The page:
I’m experiencing strange, erratic electrical systems behavior in cold weather. When the car is started in ambient temps below 40 degrees F, headlights come on unswitched, like daytime running lights, although the car has never been programmed to display daytime running lights. Most other systems controlled by switches in the cabin–heater fan, windows, locks, turn signals, windshield wipers, dashboard lights–do not function regardless of switch position. Duration of the problem is dependent on ambient temperature. At 35 degrees it typically lasts about 40 seconds and functions are restored more or less simultaneously. In the teens or lower, it can go 15 minutes or longer and the switches may come back in a slow sequence. Not affected: radio, seat heaters. Do I need a priest to perform an exorcism on this car? Or is it just about British electrical engineering?
I had problems very similar to this with my POS Volvo, and the cause was a bad ground connection or two inside the dashboard. As soon as the engine reached full operating temperature and there was adequate heat inside the cabin, it was like throwing a switch when suddenly everything began operating properly–or at least as well as anything on a Volvo can operate.
I can tell you from experience that Swedish electrical engineering is no better than the electrical engineering in England or in Germany.
A bad ground/poor connection could do it, especially if it’s near the Body Controller Module. I don’t know what all the BCM controls on your car, but I’d suspect a poor connection to the BCM or a flaky BCM, with all the separate systems that are involved. On a lot of newer cars the switches, including the headlight switch, don’t directly control anything–they send a signal to the BCM, which acts on the inputs and energizes relays for the headlights, etc. If it’s flaking out, you can get all sorts of strange behavior.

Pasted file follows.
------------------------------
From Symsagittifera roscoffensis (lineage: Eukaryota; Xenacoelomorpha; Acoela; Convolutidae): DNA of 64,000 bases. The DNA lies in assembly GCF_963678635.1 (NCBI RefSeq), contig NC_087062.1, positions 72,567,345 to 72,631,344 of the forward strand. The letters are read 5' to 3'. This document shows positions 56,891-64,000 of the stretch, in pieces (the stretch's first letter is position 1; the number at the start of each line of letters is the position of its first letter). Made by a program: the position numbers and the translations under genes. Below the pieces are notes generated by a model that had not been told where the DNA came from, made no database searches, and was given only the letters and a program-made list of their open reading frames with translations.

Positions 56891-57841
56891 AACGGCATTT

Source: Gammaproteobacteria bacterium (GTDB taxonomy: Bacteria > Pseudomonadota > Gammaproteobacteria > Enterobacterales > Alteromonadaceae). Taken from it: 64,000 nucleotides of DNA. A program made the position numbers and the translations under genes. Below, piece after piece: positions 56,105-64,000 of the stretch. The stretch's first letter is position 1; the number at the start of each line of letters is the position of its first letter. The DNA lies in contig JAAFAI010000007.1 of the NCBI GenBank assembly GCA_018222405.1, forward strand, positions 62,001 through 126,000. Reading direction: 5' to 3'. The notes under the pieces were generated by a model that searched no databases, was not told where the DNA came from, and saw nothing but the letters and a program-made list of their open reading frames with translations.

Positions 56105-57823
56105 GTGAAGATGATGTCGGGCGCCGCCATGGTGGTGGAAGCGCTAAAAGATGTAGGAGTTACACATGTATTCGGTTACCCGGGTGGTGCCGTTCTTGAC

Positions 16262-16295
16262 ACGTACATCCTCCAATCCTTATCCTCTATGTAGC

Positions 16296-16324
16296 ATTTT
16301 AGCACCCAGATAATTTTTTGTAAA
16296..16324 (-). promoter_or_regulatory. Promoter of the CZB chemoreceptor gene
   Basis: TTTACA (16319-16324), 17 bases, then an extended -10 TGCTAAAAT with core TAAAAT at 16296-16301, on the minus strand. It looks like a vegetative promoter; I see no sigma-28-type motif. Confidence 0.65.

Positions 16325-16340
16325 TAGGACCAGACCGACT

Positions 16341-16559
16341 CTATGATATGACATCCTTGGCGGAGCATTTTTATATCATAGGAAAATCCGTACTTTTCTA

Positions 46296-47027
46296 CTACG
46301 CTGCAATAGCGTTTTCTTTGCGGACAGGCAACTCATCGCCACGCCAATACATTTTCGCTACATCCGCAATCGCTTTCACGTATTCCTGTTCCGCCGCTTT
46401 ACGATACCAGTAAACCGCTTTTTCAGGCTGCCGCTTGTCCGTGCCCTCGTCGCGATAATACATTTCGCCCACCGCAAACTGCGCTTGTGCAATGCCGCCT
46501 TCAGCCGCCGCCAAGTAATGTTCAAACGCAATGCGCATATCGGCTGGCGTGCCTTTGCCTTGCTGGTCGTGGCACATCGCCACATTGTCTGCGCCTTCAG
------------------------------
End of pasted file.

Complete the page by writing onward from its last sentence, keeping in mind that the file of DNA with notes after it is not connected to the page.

You may also have an alternator that’s putting out a lot of AC ripple into the car’s electrical system. When you first start your car when it’s ice cold, the alternator is putting out a lot of current to recharge the battery. If it’s malfunctioning, this is when it would be wreaking the most havoc on your car’s electrical system and possibly confusing the BCM or interrupting communication between different modules. I think this would usually turn the check engine light on, but not in every situation.
It would also be a good idea to make sure your battery connections are clean and tight. Poor connections at the battery can cause all sorts of weird effects on modern computerized vehicles.
I suspect the head light problem could be due to a faulty light switch. Proper testing should be done to prove it before replacing it. The other issues could be due to a bad ignition switch. Check the dash fuses for power with the switch in the ON position. If there is no power to some of the fuses then the switch needs to be checked.
Thanks, guys. Going in the shop in a couple days. I’ll let you know how this sorts out.
It does sound like a bad electrical connection somewhere, either ground or just one of the dashboard connectors. No harm done to have the battery and alternator tested too.
Coincidentally, this 'ol Corolla of mine has developed a similar “ghost in the electricals” problem. The dashboard illumination of the heater controls doesn’t turn on with the headlights like it used to. But I discovered I could switch the heater fan on, and then the light would turn on, presto-chango. So that’s my work-around solution, no crawling under the dashboard for me. Maybe the OP can switch some switches, do an experiment, find a way to get things to work in a similar work-a-round fashion.